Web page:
Automator Service: Copy Current UTC Timestamp to Clipboard

Yeah, I know, you're probably getting sick of these Automator services. But I really do create a new one of these practically every day to make my life a little easier, and maybe some of these will be useful to others.

This one puts a UTC timestamp on the clipboard. The timestamp is an ISO 8601-format string like "2009-11-09T13:14:03Z". If you'd like a different format, type "man date" in Terminal to see how to change the output format of the date command in the shell script below.

Authenticating with Google App Engine

I've finally got around to doing some work on that iPhone application that I've committed to finishing this month.

On days I do a lot of work on the app, I don't feel obligated to work too hard on the blog, but I will post a little something about whatever I worked on. Today, I got my iPhone app to connect to a Google App Engine-based web site.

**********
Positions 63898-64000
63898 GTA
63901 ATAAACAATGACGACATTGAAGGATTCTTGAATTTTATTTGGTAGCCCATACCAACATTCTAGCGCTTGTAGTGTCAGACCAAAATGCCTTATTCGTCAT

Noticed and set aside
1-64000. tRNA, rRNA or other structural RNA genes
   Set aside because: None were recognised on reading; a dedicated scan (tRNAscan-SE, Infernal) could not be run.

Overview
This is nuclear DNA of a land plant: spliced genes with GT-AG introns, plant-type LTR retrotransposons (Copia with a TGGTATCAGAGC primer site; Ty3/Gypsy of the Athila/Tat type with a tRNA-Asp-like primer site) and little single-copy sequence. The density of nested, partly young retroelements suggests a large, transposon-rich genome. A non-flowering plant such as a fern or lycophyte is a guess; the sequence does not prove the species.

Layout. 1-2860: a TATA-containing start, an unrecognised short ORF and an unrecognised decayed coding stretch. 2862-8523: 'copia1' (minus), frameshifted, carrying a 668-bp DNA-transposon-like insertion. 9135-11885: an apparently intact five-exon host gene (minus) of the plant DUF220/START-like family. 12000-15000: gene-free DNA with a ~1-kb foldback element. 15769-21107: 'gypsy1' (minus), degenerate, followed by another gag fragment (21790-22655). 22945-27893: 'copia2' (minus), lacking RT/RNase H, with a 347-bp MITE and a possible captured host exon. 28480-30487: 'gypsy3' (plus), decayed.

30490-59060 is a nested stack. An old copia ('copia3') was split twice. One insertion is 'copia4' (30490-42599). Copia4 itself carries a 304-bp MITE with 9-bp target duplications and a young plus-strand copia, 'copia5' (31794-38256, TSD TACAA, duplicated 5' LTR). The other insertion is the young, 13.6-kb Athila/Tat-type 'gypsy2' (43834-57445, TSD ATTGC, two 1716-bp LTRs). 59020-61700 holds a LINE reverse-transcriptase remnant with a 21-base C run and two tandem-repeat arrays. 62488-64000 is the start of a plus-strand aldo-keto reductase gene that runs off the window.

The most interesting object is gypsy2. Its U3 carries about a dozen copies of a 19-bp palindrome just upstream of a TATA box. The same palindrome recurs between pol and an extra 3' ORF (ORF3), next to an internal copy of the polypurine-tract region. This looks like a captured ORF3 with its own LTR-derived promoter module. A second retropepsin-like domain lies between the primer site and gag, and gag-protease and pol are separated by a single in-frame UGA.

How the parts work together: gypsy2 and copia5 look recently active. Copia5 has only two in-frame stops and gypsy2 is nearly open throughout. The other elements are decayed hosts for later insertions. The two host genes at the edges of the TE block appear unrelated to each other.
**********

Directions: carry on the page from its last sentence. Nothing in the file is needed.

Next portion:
Without giving away too much, I'll just say that the iPhone app and the web site work together to provide a service to iPhone users. I put the web site together in a couple of weekends. I decided to use Google Accounts for authentication, meaning that to log into my web site, either via a web browser or via the iPhone app, a user has to provide a Google account ID and password.

If you do things this way, the server-side authentication stuff is easy. However, writing the client side is not easy, because the mechanism for authenticating with a Google account and connecting to a Google App Engine web site is not well documented. Luckily, I found a Stack Overflow question and answer that provided all the clues I needed to get my iPhone app working.

After using Google's API for implementing the web site, I'm growing increasingly frustrated with the Cocoa APIs. What takes two lines of code on the web side takes dozens of lines of code on the client side. Simple operations like connecting to a URL, downloading data, and storing it to a local database requires a lot of boilerplate code on the Cocoa side. It's not difficult, but it's incredibly verbose.